Last night Michael made polenta (like grits, only thicker) and squash. I found out that you can get slices, or pieces, of vegetables at the "veduria" (small fruit & vegetable stands; I'm not sure I spelled that right). That's handy!
We watched futbol (soccer) for a while; I went upstairs and started channel surfing on the OTHER big screen TV. I'd patiently gone through every channel on the downstairs TV, writing down which ones had English with Spanish subtitles, what the programming appeared to be, and so on. I went upstairs, and lo and behold, it appears to be a completely different system, which took me quite a while to figure out. At first all I could get was MTV type music videos.
Michael came up, and we watched Filadefia (Philadelphia, with Tom Hanks) with Spanish subtitles. I like that best, because I can keep an eye on the Spanish, and learn a little, without losing the story entirely.
We are sleeping well, because it's cold outside & cool in the house; what the Bordeaux family always refers to as "good sleeping weather". When we woke up at 7, it was still dark; lazed around a bit before getting up. Michael is has his lectures prepared for Thursday and Friday.
Once I got up, I headed for my computer, and for a change, acted in a somewhat disciplined fashion: putting devotions first. I resumed a process that I'd started last fall: I go to The Upper Room, and read it in Spanish: http://upperroom.org/elaposentoalto/default.asp?month=6&day=11&year=2008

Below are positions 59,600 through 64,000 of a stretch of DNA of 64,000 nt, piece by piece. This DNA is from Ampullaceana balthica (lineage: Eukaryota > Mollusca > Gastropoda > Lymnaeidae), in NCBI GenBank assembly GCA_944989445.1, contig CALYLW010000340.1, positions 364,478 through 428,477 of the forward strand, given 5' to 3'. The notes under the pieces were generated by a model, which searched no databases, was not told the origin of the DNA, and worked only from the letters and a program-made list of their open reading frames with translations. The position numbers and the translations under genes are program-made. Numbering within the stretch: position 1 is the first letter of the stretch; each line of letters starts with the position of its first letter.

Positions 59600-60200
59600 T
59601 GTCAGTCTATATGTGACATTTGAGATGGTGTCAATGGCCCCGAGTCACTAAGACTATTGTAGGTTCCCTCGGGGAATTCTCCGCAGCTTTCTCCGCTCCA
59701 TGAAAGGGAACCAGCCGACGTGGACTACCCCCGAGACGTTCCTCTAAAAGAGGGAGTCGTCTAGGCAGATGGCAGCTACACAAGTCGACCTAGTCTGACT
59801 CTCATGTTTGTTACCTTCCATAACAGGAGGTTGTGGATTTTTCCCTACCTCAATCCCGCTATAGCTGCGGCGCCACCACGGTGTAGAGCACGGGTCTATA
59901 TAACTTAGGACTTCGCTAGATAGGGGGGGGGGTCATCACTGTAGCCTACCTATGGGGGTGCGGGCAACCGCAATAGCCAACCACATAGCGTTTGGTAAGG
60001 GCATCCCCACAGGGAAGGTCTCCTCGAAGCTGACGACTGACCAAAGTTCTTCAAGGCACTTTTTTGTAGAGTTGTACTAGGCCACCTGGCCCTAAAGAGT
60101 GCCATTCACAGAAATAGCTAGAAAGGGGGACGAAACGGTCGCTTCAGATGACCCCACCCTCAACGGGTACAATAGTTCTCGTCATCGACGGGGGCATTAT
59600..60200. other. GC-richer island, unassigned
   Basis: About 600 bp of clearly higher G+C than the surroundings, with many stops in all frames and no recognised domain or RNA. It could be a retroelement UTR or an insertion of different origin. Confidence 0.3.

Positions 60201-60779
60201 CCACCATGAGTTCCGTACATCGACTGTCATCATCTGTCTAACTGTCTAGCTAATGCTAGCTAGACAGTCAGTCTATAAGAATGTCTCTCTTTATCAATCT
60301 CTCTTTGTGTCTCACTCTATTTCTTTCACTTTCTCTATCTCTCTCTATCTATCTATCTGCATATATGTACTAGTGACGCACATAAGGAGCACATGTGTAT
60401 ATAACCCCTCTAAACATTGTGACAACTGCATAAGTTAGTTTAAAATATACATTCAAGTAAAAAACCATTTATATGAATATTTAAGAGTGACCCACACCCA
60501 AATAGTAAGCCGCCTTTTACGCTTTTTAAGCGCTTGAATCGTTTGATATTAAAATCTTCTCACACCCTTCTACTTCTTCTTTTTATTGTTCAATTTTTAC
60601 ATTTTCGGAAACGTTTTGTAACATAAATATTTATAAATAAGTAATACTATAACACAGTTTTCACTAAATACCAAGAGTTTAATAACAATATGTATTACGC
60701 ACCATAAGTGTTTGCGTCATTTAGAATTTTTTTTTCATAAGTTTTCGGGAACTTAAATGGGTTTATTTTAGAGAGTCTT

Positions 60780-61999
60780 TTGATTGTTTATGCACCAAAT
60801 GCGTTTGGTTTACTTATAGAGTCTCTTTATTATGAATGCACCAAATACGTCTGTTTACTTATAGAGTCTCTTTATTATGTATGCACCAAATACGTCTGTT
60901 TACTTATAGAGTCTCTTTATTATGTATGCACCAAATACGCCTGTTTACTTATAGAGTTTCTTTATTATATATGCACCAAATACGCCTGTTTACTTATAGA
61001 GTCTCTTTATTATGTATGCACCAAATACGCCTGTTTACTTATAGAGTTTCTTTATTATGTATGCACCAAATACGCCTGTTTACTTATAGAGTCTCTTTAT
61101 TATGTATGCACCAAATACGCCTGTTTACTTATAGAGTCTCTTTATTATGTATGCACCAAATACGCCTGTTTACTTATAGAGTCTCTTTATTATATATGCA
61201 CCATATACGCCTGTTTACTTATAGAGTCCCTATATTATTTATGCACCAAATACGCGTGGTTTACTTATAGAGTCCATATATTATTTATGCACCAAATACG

Using various resources, I read the text of the scripture in Spanish, then English. I also listen to it in Spanish. Then I read the devotional in Spanish & then I discover what I was reading! Every day the author is a reader of The Upper Room, and there are readers all over the world. Me gusto (I like it)
Today's devotional was about patience, and I had to laugh because I had just been "chatting" with my cousin Kitty in New York State about that. If you'd like to read the text in English, you can find it on my new blog:
Here's an excerpt, which made me laugh:
PATIENCE is a virtue but not one of mine. When I was young, I heard a minister say that if we pray for patience, events will come to teach us patience and help us mature. I determined not to pray for patience so I would never have to wait in long lines, be delayed in travel, or deal with difficult people. For the record, that plan did not work out. -- Amy Pease (Illinois, U.S.A.)
Well, now it's nearly 10:30, so it's time to find out if Quaker Oats in Argentina taste the same as at home.